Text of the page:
Saturday 15 December, 2018

Shamfa 'wrong': Churches say no to sex-ed in schools

Sex education is the responsibility of parents and should not be taught in schools by “any and everybody”.  

The objection comes from the Trinidad and Tobago Council of Evangelical Churches following a statement by the Minister of Sports and Youth Affairs, Shamfa Cudjoe, last Wednesday at the launch of Partnerships for Youth Alive and Well at the US Embassy, Sweet Briar Road, Port of Spain, advocating for sex education in schools.

The Council, disagreeing with the Minister, expressed concern that allowing sex education to be taught in schools will open the door to increased sexual immorality through secular teachings on sexual behaviour, not aligned with the Bible. 

Further, the Council is of the view that these lessons would include the “teaching of LGBTQIA behaviour”, which the body has made abundantly clear it disapproves of.

See the full statement from below:

The Trinidad and Tobago Council of Evangelical Churches strongly disapproves of the statement that sex education should be taught in schools.  It is of the opinion, that because of the sensitive nature of the issue, it should be left in the hands of parents.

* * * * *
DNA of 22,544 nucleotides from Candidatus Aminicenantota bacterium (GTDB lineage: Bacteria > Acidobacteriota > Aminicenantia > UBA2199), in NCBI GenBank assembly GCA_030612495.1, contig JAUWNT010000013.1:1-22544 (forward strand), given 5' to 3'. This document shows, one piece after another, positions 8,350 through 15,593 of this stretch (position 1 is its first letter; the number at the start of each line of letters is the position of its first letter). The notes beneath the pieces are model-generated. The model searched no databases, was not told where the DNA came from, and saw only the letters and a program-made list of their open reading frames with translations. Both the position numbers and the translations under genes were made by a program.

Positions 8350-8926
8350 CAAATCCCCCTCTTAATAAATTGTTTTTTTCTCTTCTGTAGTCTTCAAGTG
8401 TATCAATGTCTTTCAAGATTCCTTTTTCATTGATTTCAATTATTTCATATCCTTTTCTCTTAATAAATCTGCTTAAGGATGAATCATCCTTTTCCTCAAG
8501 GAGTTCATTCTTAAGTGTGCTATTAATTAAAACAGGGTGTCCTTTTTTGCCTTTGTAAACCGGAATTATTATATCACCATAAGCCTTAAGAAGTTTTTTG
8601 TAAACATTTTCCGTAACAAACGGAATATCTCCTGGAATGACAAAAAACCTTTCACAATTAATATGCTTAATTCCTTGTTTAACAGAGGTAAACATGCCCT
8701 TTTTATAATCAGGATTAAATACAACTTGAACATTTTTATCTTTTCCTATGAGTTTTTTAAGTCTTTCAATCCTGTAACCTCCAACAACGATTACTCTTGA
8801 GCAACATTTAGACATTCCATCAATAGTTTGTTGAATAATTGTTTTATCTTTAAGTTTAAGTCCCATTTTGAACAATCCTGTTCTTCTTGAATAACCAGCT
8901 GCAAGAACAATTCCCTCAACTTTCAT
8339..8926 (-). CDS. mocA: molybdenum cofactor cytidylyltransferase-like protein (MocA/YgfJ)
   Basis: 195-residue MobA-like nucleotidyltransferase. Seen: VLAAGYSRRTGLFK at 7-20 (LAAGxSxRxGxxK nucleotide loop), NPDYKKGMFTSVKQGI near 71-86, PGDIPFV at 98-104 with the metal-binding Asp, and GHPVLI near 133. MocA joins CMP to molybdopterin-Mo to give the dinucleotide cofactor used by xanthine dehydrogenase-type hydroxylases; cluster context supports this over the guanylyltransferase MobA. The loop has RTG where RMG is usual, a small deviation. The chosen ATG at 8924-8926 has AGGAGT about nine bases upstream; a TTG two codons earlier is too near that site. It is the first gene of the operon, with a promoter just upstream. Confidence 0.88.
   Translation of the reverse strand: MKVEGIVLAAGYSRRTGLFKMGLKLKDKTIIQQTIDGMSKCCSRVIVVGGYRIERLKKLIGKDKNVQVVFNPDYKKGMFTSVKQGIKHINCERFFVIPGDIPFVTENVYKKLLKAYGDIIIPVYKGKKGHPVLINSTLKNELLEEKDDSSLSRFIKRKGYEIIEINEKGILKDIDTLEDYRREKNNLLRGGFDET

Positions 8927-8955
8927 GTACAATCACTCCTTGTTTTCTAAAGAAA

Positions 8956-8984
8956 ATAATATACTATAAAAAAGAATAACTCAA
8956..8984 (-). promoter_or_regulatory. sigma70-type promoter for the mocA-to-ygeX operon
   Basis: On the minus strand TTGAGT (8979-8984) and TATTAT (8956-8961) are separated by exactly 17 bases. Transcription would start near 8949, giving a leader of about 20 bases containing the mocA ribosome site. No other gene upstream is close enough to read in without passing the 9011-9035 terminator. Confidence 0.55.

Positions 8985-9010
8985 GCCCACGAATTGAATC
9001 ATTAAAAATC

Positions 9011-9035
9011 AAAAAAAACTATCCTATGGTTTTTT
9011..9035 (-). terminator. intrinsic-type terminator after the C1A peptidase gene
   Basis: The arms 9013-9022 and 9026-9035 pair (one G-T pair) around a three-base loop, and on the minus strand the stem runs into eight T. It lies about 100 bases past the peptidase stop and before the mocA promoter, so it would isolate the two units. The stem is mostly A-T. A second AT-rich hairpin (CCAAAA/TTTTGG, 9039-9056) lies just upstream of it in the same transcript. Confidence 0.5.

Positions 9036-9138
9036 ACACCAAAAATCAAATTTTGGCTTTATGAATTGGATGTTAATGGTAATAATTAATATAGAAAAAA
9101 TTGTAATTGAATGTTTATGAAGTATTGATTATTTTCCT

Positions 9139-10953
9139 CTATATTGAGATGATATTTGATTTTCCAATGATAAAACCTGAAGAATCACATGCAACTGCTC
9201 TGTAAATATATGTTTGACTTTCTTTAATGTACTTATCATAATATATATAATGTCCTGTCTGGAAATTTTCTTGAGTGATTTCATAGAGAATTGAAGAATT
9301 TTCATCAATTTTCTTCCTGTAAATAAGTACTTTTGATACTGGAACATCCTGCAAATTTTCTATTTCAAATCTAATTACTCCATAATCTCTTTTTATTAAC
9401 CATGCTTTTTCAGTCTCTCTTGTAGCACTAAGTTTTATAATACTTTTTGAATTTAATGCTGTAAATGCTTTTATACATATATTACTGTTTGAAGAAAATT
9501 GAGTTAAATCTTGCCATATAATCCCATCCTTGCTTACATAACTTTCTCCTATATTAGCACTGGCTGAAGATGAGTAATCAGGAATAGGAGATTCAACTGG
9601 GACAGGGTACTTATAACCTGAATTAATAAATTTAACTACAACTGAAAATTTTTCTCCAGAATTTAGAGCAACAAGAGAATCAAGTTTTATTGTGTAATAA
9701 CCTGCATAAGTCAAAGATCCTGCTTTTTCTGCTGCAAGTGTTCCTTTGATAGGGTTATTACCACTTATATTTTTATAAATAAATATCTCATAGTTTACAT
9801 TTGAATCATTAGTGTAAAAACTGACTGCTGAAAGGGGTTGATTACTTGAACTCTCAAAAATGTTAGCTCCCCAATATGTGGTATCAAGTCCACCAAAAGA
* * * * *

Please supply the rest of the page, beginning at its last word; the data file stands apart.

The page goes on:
While the council acknowledges the concern behind Minister Cudjoe’s suggestion, it fears that to allow sex education in schools will open the door to increased sexual immorality through secular teachings on sexual behaviour.  It is not a good idea to allow children to learn about sex from “any and everybody,” for the teachings of those to whom this responsibility will be entrusted may not align with the Bible.  

Hebrews 13:4 states that, “Marriage should be honoured by all, and the marriage bed kept pure, for God will judge the adulterer and all the sexually immoral.”  Therefore, anything contrary to that statement is incorrect.  

Furthermore, with the current push to normalise LGBTQIA behaviour in the country, the council is also concerned that part of sex education in schools, if introduced, would include the teaching of LGBTQIA behaviour, and the council’s stand on that has been abundantly clear from the inception.  It also disapproves of that.

All things considered, the council is emphatic that absolutely no consideration should be given to Minister Cudjoe’s suggestion that sex education should be taught in schools, and that it is the responsibility of parents to teach their children about sex.  

 

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